Although Takeshi Koike's darker, grittier take on infamous thief Lupin III earlier this year was undoubtedly a critical triumph for the most part, it is but a small slither within the history of Monkey Punch's manga creation and the various animated outings the characters within that creation have enjoyed. One of the most well-known Lupin III anime movies came from none other than Hayao Miyazaki in his pre-Studio Ghibli days - given the attachment of his name as both the director and one of the screenplay writers of the film, it's no surprise that The Castle of Cagliostro has become a much-loved movie in its own right. Now, thanks to STUDIOCANAL, we get to enjoy this 1979 outing in a shiny, new remastered form on Blu-Ray to see how it holds up over thirty years later.
It would be remiss of a film like this to begin with anything other than the world's greatest thief doing what he does best, and so it goes that The Castle of Cagliostro begins with a successful raid on a casino that looks to have landed Lupin and sidekick Daisuke Jigen a fortune beyond their wildest dreams. Unfortunately for them, Lupin quickly realises that there's a major problem with their haul - all of the money is counterfeit; what's more, it appears to have been created as part of the renowned "Goat Money", a secretive manufacturer of such illegal currency whose quality is impeccable and its source unknown.
There's little time to ruminate over such things however, as Lupin and Daisuke become embroiled in a young bride being chased by some unsavoury-looking pursuers - ever beholden to a pretty face, Lupin sets out to help the girl, intervening to save her from capture. Although this attempt isn't entirely successful Lupin is not cowed, and upon tracking the young lady and her captors down to the films titular castle, the race to rescue her also dangles the possibility of discovering the secret behind the counterfeit Goat Money, while the appearance of Zenigata means that arrest is never far away for our gentleman anti-hero.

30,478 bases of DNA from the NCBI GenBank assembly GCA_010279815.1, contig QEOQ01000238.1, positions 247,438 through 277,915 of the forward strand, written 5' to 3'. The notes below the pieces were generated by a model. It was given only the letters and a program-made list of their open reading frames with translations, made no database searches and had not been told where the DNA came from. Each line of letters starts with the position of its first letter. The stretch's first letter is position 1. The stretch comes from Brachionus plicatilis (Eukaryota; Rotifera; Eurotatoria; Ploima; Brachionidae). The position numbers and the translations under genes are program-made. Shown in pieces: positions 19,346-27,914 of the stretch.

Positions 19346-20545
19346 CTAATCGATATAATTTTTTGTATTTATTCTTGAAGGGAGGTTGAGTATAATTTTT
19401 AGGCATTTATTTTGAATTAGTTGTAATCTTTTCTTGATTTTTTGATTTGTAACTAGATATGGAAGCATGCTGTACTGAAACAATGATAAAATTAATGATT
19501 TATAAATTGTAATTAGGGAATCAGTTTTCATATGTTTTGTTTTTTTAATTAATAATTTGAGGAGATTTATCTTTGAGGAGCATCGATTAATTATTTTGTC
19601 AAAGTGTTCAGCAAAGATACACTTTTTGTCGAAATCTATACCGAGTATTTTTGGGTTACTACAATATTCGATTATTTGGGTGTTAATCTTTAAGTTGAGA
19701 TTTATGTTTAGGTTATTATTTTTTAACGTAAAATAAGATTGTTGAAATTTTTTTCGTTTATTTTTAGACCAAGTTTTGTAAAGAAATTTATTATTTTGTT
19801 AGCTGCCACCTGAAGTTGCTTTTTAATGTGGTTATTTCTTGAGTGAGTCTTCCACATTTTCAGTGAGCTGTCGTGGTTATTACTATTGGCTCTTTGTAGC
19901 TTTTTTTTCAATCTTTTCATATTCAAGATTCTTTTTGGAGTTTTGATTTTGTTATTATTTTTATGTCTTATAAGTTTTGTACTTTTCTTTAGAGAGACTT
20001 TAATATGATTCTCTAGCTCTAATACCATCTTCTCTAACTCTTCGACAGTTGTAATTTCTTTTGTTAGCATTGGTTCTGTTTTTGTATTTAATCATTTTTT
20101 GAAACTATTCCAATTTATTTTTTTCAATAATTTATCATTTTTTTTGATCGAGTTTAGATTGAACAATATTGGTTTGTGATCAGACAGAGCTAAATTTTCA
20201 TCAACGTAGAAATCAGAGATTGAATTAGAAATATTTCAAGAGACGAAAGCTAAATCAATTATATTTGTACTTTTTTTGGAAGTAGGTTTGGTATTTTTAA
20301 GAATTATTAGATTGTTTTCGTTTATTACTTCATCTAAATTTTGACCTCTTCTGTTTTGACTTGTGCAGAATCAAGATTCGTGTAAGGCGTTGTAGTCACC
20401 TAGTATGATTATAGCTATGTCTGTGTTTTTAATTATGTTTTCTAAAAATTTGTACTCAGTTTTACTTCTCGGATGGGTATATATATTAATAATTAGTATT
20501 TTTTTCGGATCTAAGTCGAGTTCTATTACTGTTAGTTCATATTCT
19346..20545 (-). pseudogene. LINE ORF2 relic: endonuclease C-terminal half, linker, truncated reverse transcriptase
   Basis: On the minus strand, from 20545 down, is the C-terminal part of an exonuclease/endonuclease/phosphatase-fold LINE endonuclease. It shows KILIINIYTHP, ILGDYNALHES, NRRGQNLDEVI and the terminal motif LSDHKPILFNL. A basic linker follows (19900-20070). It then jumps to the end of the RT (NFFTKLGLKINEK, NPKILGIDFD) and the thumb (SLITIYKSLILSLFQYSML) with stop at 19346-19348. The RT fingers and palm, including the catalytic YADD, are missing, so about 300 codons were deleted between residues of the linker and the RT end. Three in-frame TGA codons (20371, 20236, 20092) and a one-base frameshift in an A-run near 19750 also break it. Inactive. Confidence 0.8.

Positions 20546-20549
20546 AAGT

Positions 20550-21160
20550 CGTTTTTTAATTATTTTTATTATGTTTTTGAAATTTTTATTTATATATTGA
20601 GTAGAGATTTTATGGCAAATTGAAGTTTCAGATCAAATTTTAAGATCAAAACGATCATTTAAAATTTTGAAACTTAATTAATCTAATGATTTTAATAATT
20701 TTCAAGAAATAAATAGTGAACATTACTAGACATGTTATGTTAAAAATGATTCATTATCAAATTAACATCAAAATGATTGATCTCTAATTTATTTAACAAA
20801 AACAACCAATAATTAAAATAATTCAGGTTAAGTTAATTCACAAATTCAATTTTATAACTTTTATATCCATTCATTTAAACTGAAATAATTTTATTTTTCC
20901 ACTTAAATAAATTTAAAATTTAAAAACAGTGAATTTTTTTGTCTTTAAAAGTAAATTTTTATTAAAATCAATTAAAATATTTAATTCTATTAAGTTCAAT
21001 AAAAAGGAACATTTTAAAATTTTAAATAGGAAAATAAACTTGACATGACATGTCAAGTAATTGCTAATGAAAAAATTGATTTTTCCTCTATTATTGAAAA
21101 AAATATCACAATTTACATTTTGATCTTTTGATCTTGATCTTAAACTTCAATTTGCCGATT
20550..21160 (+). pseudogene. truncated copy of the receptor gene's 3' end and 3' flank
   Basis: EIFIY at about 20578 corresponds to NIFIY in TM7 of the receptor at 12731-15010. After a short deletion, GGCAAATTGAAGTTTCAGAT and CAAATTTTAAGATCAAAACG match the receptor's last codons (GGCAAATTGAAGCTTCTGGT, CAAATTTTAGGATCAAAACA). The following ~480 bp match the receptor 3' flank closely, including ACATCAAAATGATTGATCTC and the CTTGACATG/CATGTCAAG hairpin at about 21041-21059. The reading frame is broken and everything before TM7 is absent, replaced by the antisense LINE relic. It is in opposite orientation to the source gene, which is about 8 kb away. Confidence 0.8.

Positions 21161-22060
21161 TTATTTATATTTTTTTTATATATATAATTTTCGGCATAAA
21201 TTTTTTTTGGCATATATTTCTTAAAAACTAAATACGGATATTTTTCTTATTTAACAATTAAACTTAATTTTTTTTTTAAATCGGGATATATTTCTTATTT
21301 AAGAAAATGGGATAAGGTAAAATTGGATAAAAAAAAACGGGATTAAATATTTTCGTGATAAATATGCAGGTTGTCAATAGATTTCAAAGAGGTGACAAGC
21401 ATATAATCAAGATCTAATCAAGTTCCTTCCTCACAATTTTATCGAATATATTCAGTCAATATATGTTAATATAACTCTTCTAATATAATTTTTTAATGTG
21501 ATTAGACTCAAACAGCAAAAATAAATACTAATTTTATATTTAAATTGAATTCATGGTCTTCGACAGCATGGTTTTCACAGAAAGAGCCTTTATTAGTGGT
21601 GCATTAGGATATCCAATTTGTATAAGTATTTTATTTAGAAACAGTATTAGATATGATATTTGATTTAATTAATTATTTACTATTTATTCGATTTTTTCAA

The result of all of these machinations is an incredibly fun romp, punctuated expertly by superb set pieces from car chases to high stakes rescue attempts to create a thoroughly enjoyable larger than life viewing experience. What was to prove to be Miyazaki's distinctive animation style is clearly on show in a formative, early sense here, ensuring that the action remains fluid throughout while also proving to be both distinctive and comforting in the way it depicts its various characters. Set alongside such a larger-than-life adventure, the film's visuals walk the line between realism and the incredible with gusto to keep you hooked and immersed in its world quite wonderfully.
I have to confess that I've not seen any of the previous DVD releases of the film, so I can't speak to how much of a step up it is, but this Blu-Ray remaster of the film looks superb - a little jittery in one or two places, but otherwise gorgeous, crisp, clean and colourful with nothing to detract from its on-screen antics. The film's audio is solid (although it does sound pretty dated in terms of its soundtrack in particular now), although sadly this release appears to be missing Manga Entertainment's "classic" English dubbing treatment of the film, leaving us with only the later Streamline dub which changes characters names (Lupin becomes "Wolf", most notably) for legal reasons while also deviating from the original script in other obvious ways. In short then, you're best served sticking with the great original Japanese dub here and watching with subtitles enabled.
It might not have the messages or deeper threads running through it which can be picked out in most of Miyazaki's works, but that is in no way a detriment to The Castle of Cagliostro - sure, it lacks any sense of mystery or surprise, but you'd be hard-pressed to find many more competently paced and enjoyable action-adventure movies on the anime scene. With a great-looking new transfer that peels back the years, the film still holds up well in its own right and seems likely to grab some new fans courtesy of this release - new fans of which I would now count myself amongst, having used this Blu-Ray release to check out the movie for the first time. Provided you're happy to watch the film with its original Japanese audio track, this is a cracking romp.